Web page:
Last year, a similar crisis was avoided via the timely investment of $8 million that prevent a new outbreak from occurring, Graziano da Silva pointed out. Similarly, studies show that supplementary feeding of livestock before crisis hits — thereby preventing animals from dying out during drought, disease outbreaks, or other shocks — is 16 times less expensive than buying new animals after mass-die offs.
"At FAO, we are convinced that resilience is key to food security and are raising its prominence in our work," Graziano da Silva said. Increasing the resilience of livelihoods to threats and crises is one of five new strategic objectives recently established by FAO to focus and guide its work.

Building on what works

Graziano da Silva highlighted a number of areas where more focused action can help improve the resilience of the Sahel's pastoralist communities, including:
  • Using mobile technology to improve communities' access to weather forecasts and information on vegetation cover, so they can take their animals to where there is forage.
  • Scaling up cash for work opportunities that improve rural infrastructure while offering social safety nets.
  • Ensuring not only that early warning and response mechanisms are in place, but that they are triggering early reactions.
  • Providing various forms of direct support to pastoralists, especially in the area of animal health.
  • Supporting the diversification of livelihoods and accumulation of assets by pastoralists.
All such efforts will require a joint effort by local communities, governments and the development community, concluded Graziano da Silva.
"To build resilience, we cannot work alone. We need to work in partnership," he said.

For more go to www.fao.org
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Monday, October 28, 2013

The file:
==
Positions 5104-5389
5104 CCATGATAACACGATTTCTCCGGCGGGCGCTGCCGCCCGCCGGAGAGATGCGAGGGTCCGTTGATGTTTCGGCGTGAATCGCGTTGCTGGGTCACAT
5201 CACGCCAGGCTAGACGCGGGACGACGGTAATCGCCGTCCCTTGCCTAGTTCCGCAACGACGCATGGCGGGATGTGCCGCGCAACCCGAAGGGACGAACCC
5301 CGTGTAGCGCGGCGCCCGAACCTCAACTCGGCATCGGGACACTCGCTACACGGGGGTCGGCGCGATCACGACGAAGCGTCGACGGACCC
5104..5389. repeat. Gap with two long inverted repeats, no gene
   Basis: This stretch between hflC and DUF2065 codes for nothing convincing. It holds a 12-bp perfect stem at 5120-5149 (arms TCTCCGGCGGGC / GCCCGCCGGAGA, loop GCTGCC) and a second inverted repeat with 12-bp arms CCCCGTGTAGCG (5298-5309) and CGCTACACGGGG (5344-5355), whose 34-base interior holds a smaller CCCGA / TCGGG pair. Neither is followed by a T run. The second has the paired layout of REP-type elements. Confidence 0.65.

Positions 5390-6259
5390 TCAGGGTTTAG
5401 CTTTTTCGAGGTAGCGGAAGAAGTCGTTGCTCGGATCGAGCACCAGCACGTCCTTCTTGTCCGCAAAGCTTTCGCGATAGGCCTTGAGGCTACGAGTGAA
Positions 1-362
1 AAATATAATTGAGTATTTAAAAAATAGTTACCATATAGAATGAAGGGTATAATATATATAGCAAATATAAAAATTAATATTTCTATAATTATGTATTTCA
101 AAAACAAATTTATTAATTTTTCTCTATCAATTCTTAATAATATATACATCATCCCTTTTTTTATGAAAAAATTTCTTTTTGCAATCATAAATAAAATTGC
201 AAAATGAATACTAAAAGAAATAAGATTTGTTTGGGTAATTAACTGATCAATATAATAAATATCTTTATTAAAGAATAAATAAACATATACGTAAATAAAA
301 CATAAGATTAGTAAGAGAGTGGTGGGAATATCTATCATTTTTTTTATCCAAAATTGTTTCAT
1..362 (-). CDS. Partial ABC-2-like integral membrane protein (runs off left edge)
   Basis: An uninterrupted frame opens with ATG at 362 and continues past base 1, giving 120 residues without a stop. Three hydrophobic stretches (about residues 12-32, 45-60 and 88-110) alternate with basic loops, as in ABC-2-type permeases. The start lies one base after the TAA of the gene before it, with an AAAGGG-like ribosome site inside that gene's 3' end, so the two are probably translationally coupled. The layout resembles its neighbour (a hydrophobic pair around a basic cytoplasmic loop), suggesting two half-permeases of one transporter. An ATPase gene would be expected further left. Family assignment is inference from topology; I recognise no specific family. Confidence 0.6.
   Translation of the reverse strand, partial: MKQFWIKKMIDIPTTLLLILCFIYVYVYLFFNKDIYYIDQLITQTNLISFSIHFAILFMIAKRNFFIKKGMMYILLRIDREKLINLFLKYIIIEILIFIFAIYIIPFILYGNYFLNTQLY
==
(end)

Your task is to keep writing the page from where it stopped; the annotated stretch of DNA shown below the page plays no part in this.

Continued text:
More Irrigation and Pastoralism Could Transform Africa's Sahel Region

By Makhtar Diop, Vice President for Africa at the World Bank

The Sahel region, a vast arid stretch of land linking six countries in West Africa -- Burkina Faso, Chad, Mali, Mauritania, Niger and Senegal -- is home to some of the most productive pastoralist communities in the world.And yet, assailed by a host of climatic, political and development challenges, their pastoralist way of life is under threat.
Here, over centuries, some 16 million pastoralists have perfected the art of survival in the Sahel, raising sheep and livestock in some of the most harsh and unforgiving environments anywhere on the planet. Meat yields fromthe Sahel rival those from some of the best ranches in Australia and the United States. Currently, half of the meat and two-thirds of the milk produced and consumed in the countries of West Africa originates in the Sahel.
However pastoralism is facing multiple threats. These include rapid population growth, conflict, volatile food prices, animal diseases, and shrinking grazing areas and water resources. Combined, these factors are steadily jeopardizing the survival of the pastoralists of the Sahel.